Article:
But then, what kind of woman is she? The most interesting – and underexplored – aspect of Sejal is that she may be something of a repressed sexual being. Of course, this being an Imtiaz Ali movie, we have no idea what her fiancé is like. (At least, he gets a few lines of dialogue, which is a better fate than that of the fiancé in Tamasha, who was introduced and dumped in ten seconds of Heer toh badi sad hai.) Sejal is stung when Harry says he cannot regard her that way, and their relationship, over time, begins to include hugs, massages, cuddling in bed. When she begins to sing in the Radha number, Harry asks if she can make her voice sexier – and she does. For a change, in an Imtiaz Ali movie, we seem to have a woman in need of an awakening. I wished we’d got that movie.

Instead, Sejal is just an annoyingly flighty creature. She takes a selfie with a stranger. She uses her law degree to tackle an embarrassing situation. She puts herself at risk by wandering around at night. You could argue that Geet, from Jab We Met, was a bit of all this as well, but we got the sense, there, that this was a little girl trying to act all grown-up, until her naiveté was exposed and she was forced to grow up. Sejal is like a grown-up who acts like a little girl, and it’s to Anushka Sharma’s credit that we stick with her even to the extent that we do.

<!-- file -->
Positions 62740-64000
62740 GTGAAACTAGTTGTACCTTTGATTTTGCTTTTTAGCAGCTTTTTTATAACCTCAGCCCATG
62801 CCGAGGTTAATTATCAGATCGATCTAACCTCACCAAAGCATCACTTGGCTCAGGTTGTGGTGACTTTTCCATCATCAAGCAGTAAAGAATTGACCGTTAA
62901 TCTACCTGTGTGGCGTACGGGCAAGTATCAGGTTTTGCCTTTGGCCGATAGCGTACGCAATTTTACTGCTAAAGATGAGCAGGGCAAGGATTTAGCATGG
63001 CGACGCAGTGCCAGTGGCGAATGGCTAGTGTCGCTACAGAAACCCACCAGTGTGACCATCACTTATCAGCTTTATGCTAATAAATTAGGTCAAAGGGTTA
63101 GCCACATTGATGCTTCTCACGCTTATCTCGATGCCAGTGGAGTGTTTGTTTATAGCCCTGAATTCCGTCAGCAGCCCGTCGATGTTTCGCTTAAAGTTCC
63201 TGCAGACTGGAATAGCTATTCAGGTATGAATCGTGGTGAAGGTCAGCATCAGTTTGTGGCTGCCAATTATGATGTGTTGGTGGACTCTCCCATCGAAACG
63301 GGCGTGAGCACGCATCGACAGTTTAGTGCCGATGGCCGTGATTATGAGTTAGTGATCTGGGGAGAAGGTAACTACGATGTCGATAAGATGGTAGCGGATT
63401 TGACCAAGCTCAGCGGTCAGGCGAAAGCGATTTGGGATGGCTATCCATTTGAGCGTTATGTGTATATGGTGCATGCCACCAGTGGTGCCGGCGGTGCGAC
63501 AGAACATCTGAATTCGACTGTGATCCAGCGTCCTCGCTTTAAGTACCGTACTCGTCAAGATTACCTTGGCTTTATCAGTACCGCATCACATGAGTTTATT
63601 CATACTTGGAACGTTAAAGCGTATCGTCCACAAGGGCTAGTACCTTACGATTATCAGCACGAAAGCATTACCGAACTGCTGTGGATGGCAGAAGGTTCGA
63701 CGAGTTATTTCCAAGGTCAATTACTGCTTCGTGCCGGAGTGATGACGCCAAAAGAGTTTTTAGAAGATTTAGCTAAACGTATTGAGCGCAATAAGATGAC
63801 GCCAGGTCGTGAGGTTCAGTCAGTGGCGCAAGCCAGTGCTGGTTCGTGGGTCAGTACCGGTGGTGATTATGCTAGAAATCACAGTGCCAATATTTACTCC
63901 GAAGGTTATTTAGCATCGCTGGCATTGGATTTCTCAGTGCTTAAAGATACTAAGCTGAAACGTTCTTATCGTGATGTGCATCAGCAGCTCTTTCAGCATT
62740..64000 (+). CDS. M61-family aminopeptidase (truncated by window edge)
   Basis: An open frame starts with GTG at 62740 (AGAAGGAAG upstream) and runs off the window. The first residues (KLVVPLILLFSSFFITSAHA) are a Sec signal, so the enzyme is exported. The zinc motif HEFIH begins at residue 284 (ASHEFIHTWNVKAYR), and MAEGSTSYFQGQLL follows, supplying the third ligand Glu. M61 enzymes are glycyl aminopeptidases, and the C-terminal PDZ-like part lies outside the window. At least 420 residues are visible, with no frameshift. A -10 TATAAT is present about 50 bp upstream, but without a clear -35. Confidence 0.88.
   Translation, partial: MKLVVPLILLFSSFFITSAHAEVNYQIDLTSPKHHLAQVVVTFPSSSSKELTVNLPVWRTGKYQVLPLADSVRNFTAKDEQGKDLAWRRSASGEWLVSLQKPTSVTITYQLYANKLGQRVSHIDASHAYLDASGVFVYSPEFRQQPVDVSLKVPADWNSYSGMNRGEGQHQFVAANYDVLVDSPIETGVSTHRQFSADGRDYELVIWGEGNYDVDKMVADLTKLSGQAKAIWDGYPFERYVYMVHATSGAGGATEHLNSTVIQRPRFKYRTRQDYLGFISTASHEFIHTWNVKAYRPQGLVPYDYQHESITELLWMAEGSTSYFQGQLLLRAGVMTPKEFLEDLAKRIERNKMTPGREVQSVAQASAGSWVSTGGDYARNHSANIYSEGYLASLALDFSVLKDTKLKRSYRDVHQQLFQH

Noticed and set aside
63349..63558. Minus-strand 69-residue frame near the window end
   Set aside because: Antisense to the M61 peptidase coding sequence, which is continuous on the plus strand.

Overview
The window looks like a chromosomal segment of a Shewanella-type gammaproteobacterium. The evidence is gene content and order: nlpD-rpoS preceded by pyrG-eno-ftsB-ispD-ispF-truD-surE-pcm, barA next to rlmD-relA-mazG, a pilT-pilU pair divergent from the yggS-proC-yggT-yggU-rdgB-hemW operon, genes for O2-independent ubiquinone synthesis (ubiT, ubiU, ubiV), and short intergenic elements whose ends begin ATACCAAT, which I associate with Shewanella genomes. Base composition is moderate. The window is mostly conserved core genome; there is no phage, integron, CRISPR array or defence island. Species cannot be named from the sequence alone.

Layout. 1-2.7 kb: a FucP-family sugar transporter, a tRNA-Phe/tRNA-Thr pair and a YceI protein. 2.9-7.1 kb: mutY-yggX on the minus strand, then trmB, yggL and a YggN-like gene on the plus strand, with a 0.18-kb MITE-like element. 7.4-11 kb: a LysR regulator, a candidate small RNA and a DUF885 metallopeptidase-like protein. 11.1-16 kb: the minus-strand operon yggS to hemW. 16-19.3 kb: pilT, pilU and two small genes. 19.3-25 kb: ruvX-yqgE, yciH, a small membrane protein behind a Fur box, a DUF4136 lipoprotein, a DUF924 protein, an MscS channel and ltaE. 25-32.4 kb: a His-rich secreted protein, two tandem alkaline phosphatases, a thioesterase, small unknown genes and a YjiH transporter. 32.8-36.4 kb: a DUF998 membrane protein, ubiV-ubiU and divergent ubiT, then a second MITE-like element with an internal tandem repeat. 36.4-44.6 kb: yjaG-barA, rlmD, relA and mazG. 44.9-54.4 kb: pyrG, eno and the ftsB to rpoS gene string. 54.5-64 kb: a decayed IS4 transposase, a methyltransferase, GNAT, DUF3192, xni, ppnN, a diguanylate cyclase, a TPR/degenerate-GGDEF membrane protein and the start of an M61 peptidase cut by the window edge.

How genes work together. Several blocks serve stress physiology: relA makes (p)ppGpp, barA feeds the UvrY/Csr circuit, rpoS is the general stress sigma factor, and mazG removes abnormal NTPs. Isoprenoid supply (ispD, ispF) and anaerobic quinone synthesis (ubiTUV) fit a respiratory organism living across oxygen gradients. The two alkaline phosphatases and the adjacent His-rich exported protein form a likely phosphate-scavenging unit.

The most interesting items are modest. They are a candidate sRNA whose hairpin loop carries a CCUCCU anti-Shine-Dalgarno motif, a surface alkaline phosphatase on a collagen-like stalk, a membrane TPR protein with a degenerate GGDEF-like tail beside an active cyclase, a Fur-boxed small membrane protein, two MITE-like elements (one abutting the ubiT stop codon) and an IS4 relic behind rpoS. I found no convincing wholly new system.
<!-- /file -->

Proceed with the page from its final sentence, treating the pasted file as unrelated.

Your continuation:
Harry is a more mature version of the Shahid Kapoor character from Jab We Met, but the reason for his lifelessness (a yearning for home) isn’t as convincingly established as the latter’s (a mother’s remarriage). We get snatches of a dream (stripped of bright colour), and no sense of the people he left behind, who they are, what they meant to him. His friend sees his transformation (after Sejal breezes in) and is amazed, but we don’t see it. Shah Rukh is fine in a generic sense (though it’s hard to buy him as a serial seducer of European beauties; he seems too sanskari) – but he’s defeated by the generic character. Maybe Harry should have remained suicidal.

The film is generic as well. Maybe after three “heavy” dramas – Rockstar, Highway, Tamasha – Imtiaz Ali just wanted to kick back and take a foreign vacation. But even such an outing can be written well, and the biggest surprise of Jab Harry Met Sejal is the utter lack of Imtiaz Ali “moments.” The songs seem misplaced. (The second half begins with Beech beech mein!) The set pieces – a slapstick chase that turns dangerous, a run-in with a bizarre criminal named “Gas” – are terribly indulgent; they go on and on, like the scene where people speak English and the subtitles are the Hindi translations written in the Roman alphabet. As a result, the swoony moments are shortchanged, and Jab Harry Met Sejal ends up a cautionary tale about idiosyncratic filmmakers with a distinct voice working with a big star. Imtiaz Ali gets his biggest star yet, and he’s made his most underwhelming movie.

Copyright ©2017 Baradwaj Rangan. This article may not be reproduced in its entirety without permission. A link to this URL, instead, would be appreciated.

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Posted in: Cinema: Hindi